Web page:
Lovell and Blake both grew up in decidedly more urban Oakland, California, and found their way into the life of farmers through family ties. Their story begins at a 2005 meetup at Reggae on the River—a festival formerly held in California’s Emerald Triangle that was as much about roots music as it was about cannabis and the natural environment along the Eel River where it took place. Inspired by that first festival together—a peek into the world of cannabis cultivation in Northern California—they started growing cannabis as a side hustle, with Lovell eventually giving up a job at an early music streaming service and Blake leaving a job in media production at a San Francisco television station.
The logo for their company is a sun mandala that looks like a cannabis bud from the top. Their name is a riff off of esencia, which means essence in Spanish, but they flipped the “c” to an “s” to have the brand include a slang term for cannabis, sensi.
Lovell’s dad is from Bermuda and, while Lovell was growing up, always had a few cannabis plants growing in the backyard.
“I’ve always appreciated that he’s brought a more spiritual connection to the plant and to our operation,” Blake says of his business partner.
Blake’s mother is a horticulturist, and his father is a DNA scientist who worked with a team to develop a process known as polymerase chain reaction (PCR), which had major importance in both medical research and forensic science and went on to win a 1993 Nobel Prize in chemistry for the man who discovered it.
“I grew up in a household where science was hammered into me,” Blake says. “So when Marley and I started doing this, we created this interesting combo of a deep cultural understanding of the plant and its spiritual properties that came a lot from Marley… and I had this really scientific eye that I learned from my dad. That combined into what it essentially became, which was loving being in the outdoors and really honoring the plant and its history and its potential, but also applying a pretty rigorous detail-oriented approach to our breeding and cultivation style.”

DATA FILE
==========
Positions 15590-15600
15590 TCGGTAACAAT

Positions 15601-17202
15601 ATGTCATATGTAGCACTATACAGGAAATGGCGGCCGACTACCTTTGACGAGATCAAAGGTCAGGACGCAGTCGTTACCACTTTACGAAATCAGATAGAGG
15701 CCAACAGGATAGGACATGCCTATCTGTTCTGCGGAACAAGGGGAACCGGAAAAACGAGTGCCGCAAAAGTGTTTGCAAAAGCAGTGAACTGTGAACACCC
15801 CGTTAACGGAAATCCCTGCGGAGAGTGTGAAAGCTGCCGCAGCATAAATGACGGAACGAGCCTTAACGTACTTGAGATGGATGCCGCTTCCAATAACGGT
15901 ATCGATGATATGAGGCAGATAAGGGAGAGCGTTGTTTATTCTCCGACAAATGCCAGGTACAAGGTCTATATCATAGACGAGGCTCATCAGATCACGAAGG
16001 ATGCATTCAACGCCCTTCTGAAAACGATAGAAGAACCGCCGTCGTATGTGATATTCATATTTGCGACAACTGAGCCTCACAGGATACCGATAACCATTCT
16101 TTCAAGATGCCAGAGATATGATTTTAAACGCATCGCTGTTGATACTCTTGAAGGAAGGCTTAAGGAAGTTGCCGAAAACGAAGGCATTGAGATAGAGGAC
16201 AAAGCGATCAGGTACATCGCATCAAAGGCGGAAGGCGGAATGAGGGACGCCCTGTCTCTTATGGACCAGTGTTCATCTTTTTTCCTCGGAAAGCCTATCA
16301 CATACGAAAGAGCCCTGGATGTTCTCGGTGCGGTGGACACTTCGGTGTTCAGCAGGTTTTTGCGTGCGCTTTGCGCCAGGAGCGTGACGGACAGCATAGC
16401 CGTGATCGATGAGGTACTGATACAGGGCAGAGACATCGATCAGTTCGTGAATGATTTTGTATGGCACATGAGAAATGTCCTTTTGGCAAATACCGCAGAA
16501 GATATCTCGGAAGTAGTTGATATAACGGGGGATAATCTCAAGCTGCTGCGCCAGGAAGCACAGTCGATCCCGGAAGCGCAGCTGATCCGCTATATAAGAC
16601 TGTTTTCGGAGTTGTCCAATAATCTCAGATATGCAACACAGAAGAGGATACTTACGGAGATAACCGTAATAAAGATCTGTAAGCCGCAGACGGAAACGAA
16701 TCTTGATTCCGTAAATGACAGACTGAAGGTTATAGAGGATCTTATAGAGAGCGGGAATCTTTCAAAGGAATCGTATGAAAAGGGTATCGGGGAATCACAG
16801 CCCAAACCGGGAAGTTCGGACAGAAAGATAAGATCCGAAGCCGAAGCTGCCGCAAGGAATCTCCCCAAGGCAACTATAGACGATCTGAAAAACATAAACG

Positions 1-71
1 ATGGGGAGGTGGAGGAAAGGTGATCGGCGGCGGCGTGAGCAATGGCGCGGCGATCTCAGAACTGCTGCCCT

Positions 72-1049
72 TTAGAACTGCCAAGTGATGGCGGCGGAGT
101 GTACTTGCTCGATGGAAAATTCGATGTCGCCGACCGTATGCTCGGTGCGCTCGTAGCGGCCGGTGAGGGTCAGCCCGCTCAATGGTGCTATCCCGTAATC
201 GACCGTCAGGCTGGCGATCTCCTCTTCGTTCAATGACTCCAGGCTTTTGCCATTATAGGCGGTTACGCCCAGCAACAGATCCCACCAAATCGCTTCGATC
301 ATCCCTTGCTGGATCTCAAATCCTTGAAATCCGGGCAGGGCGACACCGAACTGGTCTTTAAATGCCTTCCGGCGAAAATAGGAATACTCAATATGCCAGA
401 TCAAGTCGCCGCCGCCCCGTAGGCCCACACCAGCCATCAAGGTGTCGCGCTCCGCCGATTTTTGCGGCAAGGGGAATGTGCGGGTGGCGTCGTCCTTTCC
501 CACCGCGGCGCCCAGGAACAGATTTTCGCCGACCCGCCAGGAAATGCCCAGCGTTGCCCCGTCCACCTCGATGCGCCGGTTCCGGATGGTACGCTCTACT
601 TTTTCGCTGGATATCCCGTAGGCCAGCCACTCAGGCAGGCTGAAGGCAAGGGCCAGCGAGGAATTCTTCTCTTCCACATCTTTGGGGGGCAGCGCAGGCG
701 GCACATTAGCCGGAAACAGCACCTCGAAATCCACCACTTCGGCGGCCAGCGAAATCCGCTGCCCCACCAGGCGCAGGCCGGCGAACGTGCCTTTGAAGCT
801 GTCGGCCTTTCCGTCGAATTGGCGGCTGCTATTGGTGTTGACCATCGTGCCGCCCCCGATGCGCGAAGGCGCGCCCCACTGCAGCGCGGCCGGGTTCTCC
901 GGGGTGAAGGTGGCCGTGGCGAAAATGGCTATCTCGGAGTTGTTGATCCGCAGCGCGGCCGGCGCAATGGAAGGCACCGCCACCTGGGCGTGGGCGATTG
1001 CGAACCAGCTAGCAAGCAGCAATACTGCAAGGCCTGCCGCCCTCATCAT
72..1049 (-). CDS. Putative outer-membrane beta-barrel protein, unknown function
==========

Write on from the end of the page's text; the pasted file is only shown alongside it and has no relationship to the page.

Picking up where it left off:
Esensia’s flowers are grown with organic farming methods, and one of their secrets to success is compost tea, which Lovell and Blake explain helps their plants’ ability to uptake nutrients.
Their first outdoor grow was on a property with a river in California’s Anderson Valley owned by Lovell’s uncle. While growing medical cannabis under Prop. 215, their farm there was raided by law enforcement in the fall of 2015. But, seeing the promise of California’s cannabis legalization on the horizon, they started over in 2016 with a cannabis farm at a 3,000-foot elevation within a dry Mendocino County microclimate. Glen Ellen is the third location where they are growing together, and when I visit on a midweek summer afternoon, is only a few months old.
Next, the three of us jump on the UTV to tour the grow, where I see 3-week-old plants in straight vineyard-like rows. The cannabis at the farm is growing straight in the ground and is covered by hay to keep the soil beds cool and assist with water retention in an area that can see summer temperatures reach the 100s.